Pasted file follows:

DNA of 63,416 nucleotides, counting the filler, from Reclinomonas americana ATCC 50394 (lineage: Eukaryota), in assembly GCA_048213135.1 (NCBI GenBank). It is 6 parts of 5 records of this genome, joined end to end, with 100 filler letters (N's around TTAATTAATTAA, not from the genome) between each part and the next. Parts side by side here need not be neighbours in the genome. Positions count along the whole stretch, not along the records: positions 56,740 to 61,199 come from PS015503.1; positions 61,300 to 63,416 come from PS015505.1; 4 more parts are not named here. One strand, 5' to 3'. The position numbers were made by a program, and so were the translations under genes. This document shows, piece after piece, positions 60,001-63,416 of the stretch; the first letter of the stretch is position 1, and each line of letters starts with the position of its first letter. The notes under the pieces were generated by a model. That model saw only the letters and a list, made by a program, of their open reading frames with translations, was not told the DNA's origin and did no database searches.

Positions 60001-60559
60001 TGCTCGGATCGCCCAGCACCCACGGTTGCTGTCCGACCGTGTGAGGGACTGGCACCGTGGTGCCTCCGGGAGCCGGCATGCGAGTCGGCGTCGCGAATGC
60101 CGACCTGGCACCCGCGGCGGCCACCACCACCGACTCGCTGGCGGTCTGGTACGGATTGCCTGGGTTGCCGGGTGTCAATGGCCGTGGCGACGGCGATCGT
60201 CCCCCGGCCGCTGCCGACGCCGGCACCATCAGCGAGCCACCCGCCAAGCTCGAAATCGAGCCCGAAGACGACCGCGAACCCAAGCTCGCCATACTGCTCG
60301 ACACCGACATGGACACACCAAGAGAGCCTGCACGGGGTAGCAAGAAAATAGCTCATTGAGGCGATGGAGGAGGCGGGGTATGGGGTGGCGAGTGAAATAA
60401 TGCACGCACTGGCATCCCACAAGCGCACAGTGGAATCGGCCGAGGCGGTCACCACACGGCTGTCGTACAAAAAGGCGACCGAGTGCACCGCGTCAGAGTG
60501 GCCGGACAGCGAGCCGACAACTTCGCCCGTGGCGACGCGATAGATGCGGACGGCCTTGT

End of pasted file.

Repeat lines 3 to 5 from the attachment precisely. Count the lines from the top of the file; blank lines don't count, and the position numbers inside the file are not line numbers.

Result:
60001 TGCTCGGATCGCCCAGCACCCACGGTTGCTGTCCGACCGTGTGAGGGACTGGCACCGTGGTGCCTCCGGGAGCCGGCATGCGAGTCGGCGTCGCGAATGC
60101 CGACCTGGCACCCGCGGCGGCCACCACCACCGACTCGCTGGCGGTCTGGTACGGATTGCCTGGGTTGCCGGGTGTCAATGGCCGTGGCGACGGCGATCGT
60201 CCCCCGGCCGCTGCCGACGCCGGCACCATCAGCGAGCCACCCGCCAAGCTCGAAATCGAGCCCGAAGACGACCGCGAACCCAAGCTCGCCATACTGCTCG